8.6 The Many-Worlds Interpretation

The Schrö­din­ger equation has been enormously successful, but it describes the wave function as always smoothly evolving in time, in apparent contradiction to its postulated collapse in the orthodox interpretation. So, it would seem to be extremely interesting to examine the solution of the Schrö­din­ger equation for measurement processes more closely, to see whether and how a collapse might occur.

Of course, if a true solution for a single arsenic atom already presents an unsurmountable problem, it may seem insane to try to analyze an entire macroscopic system such as a measurement apparatus. But in a brilliant Ph.D. thesis with Wheeler at Princeton, Hugh Everett, III did exactly that. He showed that the wave function does not collapse. However it seems to us humans that it does, so we are correct in applying the rules of the orthodox interpretation anyway. This subsection explains briefly how this works.

Let’s return to the experiment of section 8.2, where a positron is sent to Venus and an entangled electron to Mars, as in figure 8.6.

Figure 8.6: Bohm’s version of the Einstein, Podolski, Rosen Paradox.
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The spin states are uncertain when the two are sent from Earth, but when Venus measures the spin of the positron, it miraculously causes the spin state of the electron on Mars to collapse too. For example, if the Venus positron collapses to the spin-up state in the measurement, the Mars electron must collapse to the spin-down state. The problem, however, is that there is nothing in the Schrö­din­ger equation to describe such a collapse, nor the superluminal communication between Venus and Mars it implies.

The reason that the collapse and superluminal communication are needed is that the two particles are entangled in the singlet spin state of chapter 5.5.6. This is a 50% / 50% probability state of (electron up and positron down) / (electron down and positron up).

It would be easy if the positron would just be spin up and the electron spin down, as in figure 8.7.

Figure 8.7: Nonentangled positron and electron spins; up and down.
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You would still not want to write down the supercolossal wave function of everything, the particles along with the observers and their equipment for this case. But there is no doubt what it describes. It will simply describe that the observer on Venus measures spin up, and the one on Mars, spin down. There is no ambiguity.

The same way, there is no question about the opposite case, figure 8.8.

Figure 8.8: Nonentangled positron and electron spins; down and up.
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It will produce a wave function of everything describing that the observer on Venus measures spin down, and the one on Mars, spin up.

Everett, III recognized that the solution for the entangled case is blindingly simple. Since the Schrö­din­ger equation is linear, the wave function for the entangled case must simply be the sum of the two nonentangled ones above, as shown in figure 8.9.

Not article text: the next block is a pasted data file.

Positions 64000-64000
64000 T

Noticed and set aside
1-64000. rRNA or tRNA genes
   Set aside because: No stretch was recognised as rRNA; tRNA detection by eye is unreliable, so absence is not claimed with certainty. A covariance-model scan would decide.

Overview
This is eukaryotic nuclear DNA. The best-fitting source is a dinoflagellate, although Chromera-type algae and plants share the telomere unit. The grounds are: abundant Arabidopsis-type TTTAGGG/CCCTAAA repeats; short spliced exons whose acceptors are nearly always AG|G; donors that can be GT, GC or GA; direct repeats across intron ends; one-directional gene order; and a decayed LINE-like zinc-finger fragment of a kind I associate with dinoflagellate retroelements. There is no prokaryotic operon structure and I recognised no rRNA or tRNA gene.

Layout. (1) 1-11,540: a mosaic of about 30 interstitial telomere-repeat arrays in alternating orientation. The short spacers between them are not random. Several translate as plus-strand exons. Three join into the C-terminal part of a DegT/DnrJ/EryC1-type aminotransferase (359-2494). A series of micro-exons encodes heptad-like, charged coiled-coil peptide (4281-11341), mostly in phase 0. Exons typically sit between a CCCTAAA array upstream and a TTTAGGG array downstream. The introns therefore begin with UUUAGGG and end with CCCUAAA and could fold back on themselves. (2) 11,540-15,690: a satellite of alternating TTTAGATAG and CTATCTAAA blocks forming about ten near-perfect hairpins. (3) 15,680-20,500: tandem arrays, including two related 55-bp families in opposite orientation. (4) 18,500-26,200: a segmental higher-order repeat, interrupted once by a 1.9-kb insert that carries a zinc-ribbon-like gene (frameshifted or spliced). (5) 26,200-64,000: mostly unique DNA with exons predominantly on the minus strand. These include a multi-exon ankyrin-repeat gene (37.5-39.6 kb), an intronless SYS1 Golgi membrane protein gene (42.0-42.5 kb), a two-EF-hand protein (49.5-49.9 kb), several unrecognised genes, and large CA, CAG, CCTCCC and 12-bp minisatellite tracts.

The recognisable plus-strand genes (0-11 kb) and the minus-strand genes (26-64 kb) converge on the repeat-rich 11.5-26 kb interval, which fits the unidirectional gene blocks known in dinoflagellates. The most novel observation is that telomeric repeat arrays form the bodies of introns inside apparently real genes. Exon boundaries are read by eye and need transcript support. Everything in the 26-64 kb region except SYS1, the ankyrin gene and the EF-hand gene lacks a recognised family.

Figure 8.9: The wave functions of two universes combined
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If the wave function in each nonentangled case describes a universe in which a particular state is solidly established for the spins, then the conclusion is undeniable: the wave function in the entangled case describes two universes, each of which solidly establishes states for the spins, but which end up with opposite results.

This explains the result of the orthodox interpretation that only eigenvalues are measurable. The linearity of the Schrö­din­ger equation leaves no other option:

Assume that any measurement device at all is constructed that for a spin-up positron results in a universe that has absolutely no doubt that the spin is up, and for a spin-down positron results in a universe that has absolutely no doubt that the spin is down. In that case a combination of spin up and spin down states must unavoidably result in a combination of two universes, one in which there is absolutely no doubt that the spin is up, and one in which there is absolutely no doubt that it is down.
Note that this observation does not depend on the details of the Schrö­din­ger equation, just on its linearity. For that reason it stays true even including relativity.

The two universes are completely unaware of each other. It is the very nature of linearity that if two solutions are combined, they do not affect each other at all: neither universe would change in the least whether the other universe is there or not. For each universe, the other universe exists only in the sense that the Schrö­din­ger equation must have created it given the initial entangled state.

Nonlinearity would be needed to allow the solutions of the two universes to couple together to produce a single universe with a combination of the two eigenvalues, and there is none. A universe measuring a combination of eigenvalues is made impossible by linearity.